Solar attic fans are not ideal for all households.If there is poor insulation between the attic and the rest of the home, the fan can draw air from the house, reducing energy efficiency and increasing the potential for mold.
Solar Water Heaters
Solar water heaters are thought to be the best and most cost-effective way to transition into solar technology. They consist of two parts, the solar collector and the storage tank. The collector is typically mounted on the roof, and consists of a thin metal box with liquid-filled tubes running through it. As the collector warms, so does the water. Generally, a pump is used to circulate water into an insulated storage tank, where it is stored for later use.
Solar water heaters generally cut water heating needs by about 60%. If the water in the storage tank dips below the desired temperature, utility-provided gas or electricity kicks in to heat it back up.
The cost of a solar water heater that generates 80-100 gallons of hot water per day is generally in the $2,000-$4,000 range. These systems typically save the consumer several hundred dollars per year on their utility bill, making them cost effective in the long run. The cost and savings of a solar water heater are also influenced by the incentive programs of each state.
For those who want the luxury of a heated pool without all of the guilt, a solar pool heater is the way to go. They work in a similar fashion as a solar water heater, except the storage tank is the pool itself and the pool’s filter acts as the pump. These systems work best for covered pools, which retain significantly more heat than uncovered models.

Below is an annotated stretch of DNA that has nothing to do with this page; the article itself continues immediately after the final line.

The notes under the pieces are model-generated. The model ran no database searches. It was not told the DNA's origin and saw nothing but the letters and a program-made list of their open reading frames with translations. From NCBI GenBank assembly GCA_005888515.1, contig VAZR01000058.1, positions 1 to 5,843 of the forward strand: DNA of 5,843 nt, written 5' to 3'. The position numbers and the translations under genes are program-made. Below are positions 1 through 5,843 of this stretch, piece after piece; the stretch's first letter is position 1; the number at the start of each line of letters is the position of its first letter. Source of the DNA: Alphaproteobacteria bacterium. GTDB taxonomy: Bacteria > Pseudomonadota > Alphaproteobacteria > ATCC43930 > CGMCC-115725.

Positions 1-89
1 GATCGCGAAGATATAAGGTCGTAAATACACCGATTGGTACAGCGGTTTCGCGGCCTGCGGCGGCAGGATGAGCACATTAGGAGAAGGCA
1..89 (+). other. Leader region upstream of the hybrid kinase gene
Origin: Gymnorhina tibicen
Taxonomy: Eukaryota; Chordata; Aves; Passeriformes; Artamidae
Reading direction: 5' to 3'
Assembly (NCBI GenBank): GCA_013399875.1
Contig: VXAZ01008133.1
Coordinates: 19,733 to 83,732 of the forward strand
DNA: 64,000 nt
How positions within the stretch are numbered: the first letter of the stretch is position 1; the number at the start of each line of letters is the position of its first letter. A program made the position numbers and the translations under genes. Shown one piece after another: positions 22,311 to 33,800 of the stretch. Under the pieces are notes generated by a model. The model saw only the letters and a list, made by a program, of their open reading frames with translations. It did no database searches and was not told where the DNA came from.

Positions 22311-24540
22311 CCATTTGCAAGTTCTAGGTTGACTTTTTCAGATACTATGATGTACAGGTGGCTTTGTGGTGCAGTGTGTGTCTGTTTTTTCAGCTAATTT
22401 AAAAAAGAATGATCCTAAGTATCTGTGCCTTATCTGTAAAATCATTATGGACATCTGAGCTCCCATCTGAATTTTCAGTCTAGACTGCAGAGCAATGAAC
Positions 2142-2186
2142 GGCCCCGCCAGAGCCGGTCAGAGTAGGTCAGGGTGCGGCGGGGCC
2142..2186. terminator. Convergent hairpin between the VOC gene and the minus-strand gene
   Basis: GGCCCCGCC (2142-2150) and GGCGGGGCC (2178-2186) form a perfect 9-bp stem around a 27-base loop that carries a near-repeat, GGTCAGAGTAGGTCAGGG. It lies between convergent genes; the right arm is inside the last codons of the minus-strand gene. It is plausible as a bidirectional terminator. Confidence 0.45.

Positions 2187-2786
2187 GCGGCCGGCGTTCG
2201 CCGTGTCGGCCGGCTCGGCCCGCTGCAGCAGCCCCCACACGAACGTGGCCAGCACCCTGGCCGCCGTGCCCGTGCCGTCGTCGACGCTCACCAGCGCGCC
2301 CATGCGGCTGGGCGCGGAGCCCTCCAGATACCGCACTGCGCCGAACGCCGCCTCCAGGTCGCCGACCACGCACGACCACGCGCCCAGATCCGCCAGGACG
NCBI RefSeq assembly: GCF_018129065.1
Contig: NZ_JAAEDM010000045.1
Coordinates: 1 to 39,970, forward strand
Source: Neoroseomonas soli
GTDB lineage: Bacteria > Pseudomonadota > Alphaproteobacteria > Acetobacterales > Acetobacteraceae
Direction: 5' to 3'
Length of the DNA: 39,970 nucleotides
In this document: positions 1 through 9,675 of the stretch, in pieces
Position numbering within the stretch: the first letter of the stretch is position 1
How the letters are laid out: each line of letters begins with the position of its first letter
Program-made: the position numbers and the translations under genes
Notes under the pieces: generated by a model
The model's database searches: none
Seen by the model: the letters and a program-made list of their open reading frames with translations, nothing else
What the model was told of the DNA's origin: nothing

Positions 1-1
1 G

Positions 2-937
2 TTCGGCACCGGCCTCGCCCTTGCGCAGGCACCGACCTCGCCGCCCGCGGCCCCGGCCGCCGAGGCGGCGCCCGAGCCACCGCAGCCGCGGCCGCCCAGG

There are several issues with the solar pool heater. One is the initial cost, ranging from $2,000-$10,000 depending on the size of the pool. However, it is estimated that the consumer will see a return on investment within two to seven years, depending on how much energy is typically used to heat the pool. The second problem is size: Solar pool heaters take up an immense amount of space, between 50 to 100% of the pool’s total area.
If initial cost and size do not present issues for your situation, the solar pool heater is a responsible way to extend the swimming season into the cooler months. In fact, some countries don’t allow heated pools unless they are heated by renewable energy.
Solar Battery and Cell Phone Chargers
For those who spend a lot of time outdoors away from power outlets, the solar battery charger might be the way to go. There are currently a number of solar powered cell phone chargers on the market that can give you a full charge in two to three hours. They are also quite affordable, generally ranging from $30 to $200. They range in size, but are typically about two to three times the size of the average cell phone.
Unless you are camping, they are not such a practical idea because a standard charger is a good deal smaller, and power outlets can be found almost everywhere. Another issue is that your phone has to be left in direct sunlight for several hours to get a charge, which can damage the phone and its battery over time. Solar battery and cell phone chargers are an interesting concept, but probably not currently practical for most people on-the-go.